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Paperback Hero

Jack Willis is a road train driver with a secret. He has just become a top-selling romance novelist. However, being a "man's man" in the Australian outback, to avoid embarrassment he needs a name; a woman's name - and he chooses that of his best friend, Ruby. A comedy of error ensues as romantic triangles collide. Jack and Ruby have a secret so closely guarded... they haven't even told themselves!


Writer: Antony J. Bowman

Director: Antony J. Bowman
Producers: W. Lance Reynolds/John Winter
Distribution: Universal/Miramax
Cast: Hugh Jackman, Claudia Karvan, Angie Milliken,

Andrew S. Gilbert, Jeanie Drynan

Paperback Hero is a marvellous, fresh and endlessly entertaining film, starting with an original concept delivered through an intelligent (and refined over seven years) script. The film is devoid of the clichés that mar so many Hollywood attempts at this deceptively difficult genre.

One of the key difficulties usually arise in the clunky handling of the third party in the love triangle: the girl's nerdy/ugly/racist/evil - totally unbelievable - boyfriend to whom she is about to be married. Here, Bowman's script and Andrew Gilbert's satisfyingly rounded Hamish have created a lovable, wonderful character, as Australian as a cold beer in a dusty pub - yet entirely unique, without caricature or cliché. He is a lovely bloke, just wrong for Ruby - so when the inevitable happens, our emotions are truly engaged.

As for Hugh Jackman, you may as well start misspelling his name: he will certainly be Huge. Karvan, who has never given a bad performance, gives her best here. And together, Jackman and Karvan are a screen match made in movie heaven; they take the script's boisterous spirit and run with it to great effect - under Bowman's assured, sensitive and well paced direction.

He has mastered mood, tone and sensibilities to capture the complex nature of Australia's laconic ethos through characters and values so convincingly as to give the film the impact of a Crocodile Dundee - but in the 90s. For all sorts of reasons, you owe it to yourself to see Paperback Hero.

- Urban Cinefile, Andrew L. Urban

Bowman Pegs 'Paperback' Book Deal

Writer-directory Antony J. Bowman has been developing "Paperback Hero" for a couple of years, but his biggest recent break is a deal to pen the novelization of his script.

Penguin Books is in final negotiations with Bowman to publish the book before the movie is released. Bowman will pen the manuscript, due before the movie even starts production in October.

The novelization "just came right out of left field," Bowman said. "In my short time in Hollywood, I have found that they love books. It is a tangible thing, something you can lock down."

The pic is about a truck driver who writes a romance novel and puts a female childhood friend's name on it as the author. When the novel is accepted for publication, the woman agrees to help guard his secret, and a love affair unfolds.

Bowman, whose first feature was "Cappuccino," currently is casting the pic, and plans to fly to London next week to meet with several actresses. Jeanie Drynan ("Muriel's Wedding") will play a supporting role.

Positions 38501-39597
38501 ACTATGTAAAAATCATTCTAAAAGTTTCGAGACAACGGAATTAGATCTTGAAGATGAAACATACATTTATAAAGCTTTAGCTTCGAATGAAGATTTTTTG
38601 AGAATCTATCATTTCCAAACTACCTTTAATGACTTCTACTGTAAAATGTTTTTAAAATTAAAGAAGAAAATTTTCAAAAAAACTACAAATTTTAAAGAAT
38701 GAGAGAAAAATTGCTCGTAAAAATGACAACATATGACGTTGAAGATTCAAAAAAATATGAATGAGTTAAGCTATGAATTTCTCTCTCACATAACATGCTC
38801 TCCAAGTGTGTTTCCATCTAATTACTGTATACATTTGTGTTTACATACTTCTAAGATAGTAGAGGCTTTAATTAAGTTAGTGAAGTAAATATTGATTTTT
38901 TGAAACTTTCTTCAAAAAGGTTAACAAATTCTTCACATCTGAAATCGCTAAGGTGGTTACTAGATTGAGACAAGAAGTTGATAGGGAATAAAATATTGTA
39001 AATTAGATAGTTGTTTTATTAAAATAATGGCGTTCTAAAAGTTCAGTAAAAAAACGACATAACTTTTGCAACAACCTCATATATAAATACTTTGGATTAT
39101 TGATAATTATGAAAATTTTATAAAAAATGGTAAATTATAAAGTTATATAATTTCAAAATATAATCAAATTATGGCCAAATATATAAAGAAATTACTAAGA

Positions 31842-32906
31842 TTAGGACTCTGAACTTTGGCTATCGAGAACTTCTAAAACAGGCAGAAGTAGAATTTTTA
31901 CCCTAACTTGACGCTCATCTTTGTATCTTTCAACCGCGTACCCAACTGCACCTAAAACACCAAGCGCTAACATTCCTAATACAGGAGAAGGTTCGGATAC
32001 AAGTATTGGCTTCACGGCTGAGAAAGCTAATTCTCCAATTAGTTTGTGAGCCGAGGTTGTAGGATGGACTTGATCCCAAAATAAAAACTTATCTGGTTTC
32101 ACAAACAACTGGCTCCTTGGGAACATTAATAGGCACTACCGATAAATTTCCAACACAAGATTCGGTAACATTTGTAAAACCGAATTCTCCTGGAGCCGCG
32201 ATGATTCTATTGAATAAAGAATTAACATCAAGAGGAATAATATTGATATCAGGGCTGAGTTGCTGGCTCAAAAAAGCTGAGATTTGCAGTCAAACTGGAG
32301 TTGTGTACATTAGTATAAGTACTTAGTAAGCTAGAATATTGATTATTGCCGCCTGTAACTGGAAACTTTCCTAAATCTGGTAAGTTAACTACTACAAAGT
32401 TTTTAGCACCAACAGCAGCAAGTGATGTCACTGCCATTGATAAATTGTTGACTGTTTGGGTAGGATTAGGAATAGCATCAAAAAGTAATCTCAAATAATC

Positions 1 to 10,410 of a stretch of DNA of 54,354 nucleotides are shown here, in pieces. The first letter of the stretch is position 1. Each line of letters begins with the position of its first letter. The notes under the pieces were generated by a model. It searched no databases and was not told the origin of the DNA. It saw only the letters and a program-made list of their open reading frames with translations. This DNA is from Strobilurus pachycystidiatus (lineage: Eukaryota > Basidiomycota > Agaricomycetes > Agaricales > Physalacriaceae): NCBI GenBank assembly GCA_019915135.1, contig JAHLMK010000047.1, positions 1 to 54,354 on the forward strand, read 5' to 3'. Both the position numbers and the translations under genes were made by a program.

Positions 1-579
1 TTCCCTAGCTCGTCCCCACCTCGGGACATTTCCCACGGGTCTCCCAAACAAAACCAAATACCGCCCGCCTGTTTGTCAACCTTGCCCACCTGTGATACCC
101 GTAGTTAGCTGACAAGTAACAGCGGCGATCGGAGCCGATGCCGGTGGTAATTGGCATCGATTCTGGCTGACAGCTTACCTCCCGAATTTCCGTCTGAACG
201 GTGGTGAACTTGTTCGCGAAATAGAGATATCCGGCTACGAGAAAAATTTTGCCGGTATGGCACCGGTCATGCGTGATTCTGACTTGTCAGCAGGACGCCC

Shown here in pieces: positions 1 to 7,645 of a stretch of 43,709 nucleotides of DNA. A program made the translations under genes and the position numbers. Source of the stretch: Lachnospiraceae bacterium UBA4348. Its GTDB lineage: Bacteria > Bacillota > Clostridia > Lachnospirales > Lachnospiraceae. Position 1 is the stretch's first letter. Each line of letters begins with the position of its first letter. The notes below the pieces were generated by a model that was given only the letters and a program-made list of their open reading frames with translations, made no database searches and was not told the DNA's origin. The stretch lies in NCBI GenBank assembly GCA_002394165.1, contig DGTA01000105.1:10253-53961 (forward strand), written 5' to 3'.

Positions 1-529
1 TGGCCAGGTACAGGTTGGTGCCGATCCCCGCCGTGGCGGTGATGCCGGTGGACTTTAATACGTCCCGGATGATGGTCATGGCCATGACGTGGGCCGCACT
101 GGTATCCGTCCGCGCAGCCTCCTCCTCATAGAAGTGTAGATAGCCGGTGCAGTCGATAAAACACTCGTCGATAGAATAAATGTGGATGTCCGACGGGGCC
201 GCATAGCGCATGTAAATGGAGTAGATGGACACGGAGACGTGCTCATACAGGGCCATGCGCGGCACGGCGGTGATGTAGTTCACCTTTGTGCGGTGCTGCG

The project is backed by Capitol Films and the Australian Film Finance Corp. Ed Feldman is executive producer. 


- The Daily Variety

A Winner From Start To Finish ...

Fresh and original, there's a delicious playful feel about Paperback Hero, Antony J. Bowman's delightful romantic comedy that surprises with a twist or two. You can almost taste the dust in the remote locations, home to unique characters who are simple and honest, yet fascinating and entertaining.

The script is sharp, sensitive and very funny. The concept and execution is authentically Australian - the characters, the humour, the casual ease and no-nonsense stylefound in much of Australia. The performances are wonderful; Hugh Jackman and Claudia Karvan are magic together.

The charisma is explosive, the humour frivolous yet meaningful. The camera loves the seriously handsome Jackman - don't be surprised if he travels the Mel Gibson road. He has that unique, elusive thing: star quality. He carries his good looks like a rucksack and unselfconsciously inhabits every facet of his complex character.

Karvan is stunning - cast against type, her feminine attributes are magnified by the tomboy nature of her character. Andre Gilbert's gut-wrenching performance hits the bullseye; his subtlety and understatement will stay with you long after you've left the cinema.

The entire cast is excellent, which includes the always compelling Jeanie Drynan. With a music score that soars like a crazed crop dusting plane, plus a sprinkling of infectious Roy Orbison tunes with glorious moody pieces. Watch our for the memorable karaoke scene - it rivals the one in My Best Friend's Wedding. The detail adds to the big picture - little things like a dog called Lance (the producer's name) who like Sinatra songs, and extraordinary, yet typical Aussie down-to-earth warming, Paperback Hero is a winner from start to finish - a film with a big, big heart.

- Urban CineFile, Louise Keller

Hollywood Reporter Writes ...

An Australian romancer starring Hugh Jackman ("X-Men") as Jack, a driver of "road trains" and a closet writer, 1998's "Paperback Hero" (96 minutes) is a solid debut by screenwriter-director Antony J. Bowman that may travel a bit further with the higher profile of its lead.